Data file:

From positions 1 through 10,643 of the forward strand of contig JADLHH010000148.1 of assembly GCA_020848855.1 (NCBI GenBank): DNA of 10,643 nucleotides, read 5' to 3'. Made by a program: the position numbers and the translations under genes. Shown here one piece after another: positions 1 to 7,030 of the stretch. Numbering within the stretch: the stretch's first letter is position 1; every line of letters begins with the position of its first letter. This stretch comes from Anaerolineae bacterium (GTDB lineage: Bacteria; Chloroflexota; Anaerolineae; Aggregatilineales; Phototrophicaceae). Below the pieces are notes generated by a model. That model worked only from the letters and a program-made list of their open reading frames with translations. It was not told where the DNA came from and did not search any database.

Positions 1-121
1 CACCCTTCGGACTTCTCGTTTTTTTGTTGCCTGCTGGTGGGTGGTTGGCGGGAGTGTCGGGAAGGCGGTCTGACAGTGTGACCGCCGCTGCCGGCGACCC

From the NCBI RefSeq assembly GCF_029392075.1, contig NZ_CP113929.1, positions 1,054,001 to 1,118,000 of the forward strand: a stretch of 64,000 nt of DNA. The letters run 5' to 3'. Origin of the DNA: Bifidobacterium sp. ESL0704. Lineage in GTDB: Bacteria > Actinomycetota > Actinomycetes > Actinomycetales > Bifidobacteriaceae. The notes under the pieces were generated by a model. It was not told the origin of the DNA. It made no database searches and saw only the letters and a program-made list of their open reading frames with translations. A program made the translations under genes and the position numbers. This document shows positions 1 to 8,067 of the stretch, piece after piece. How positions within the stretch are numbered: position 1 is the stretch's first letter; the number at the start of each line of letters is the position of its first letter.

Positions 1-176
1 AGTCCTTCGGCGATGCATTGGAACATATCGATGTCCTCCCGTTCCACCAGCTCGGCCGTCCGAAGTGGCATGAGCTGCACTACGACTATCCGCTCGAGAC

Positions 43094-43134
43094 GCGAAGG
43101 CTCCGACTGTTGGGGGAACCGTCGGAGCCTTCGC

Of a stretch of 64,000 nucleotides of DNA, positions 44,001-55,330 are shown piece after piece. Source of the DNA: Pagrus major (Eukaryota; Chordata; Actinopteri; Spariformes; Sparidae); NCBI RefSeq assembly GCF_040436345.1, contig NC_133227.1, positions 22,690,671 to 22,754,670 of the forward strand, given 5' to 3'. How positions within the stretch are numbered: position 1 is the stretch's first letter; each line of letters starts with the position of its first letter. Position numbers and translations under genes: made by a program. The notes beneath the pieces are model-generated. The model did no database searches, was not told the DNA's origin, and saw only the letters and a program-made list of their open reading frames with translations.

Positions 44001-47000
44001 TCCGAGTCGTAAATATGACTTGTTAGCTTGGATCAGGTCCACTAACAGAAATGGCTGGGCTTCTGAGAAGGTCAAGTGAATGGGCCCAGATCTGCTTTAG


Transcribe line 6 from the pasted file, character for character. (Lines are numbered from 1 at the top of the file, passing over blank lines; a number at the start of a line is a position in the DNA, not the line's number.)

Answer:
1 AGTCCTTCGGCGATGCATTGGAACATATCGATGTCCTCCCGTTCCACCAGCTCGGCCGTCCGAAGTGGCATGAGCTGCACTACGACTATCCGCTCGAGAC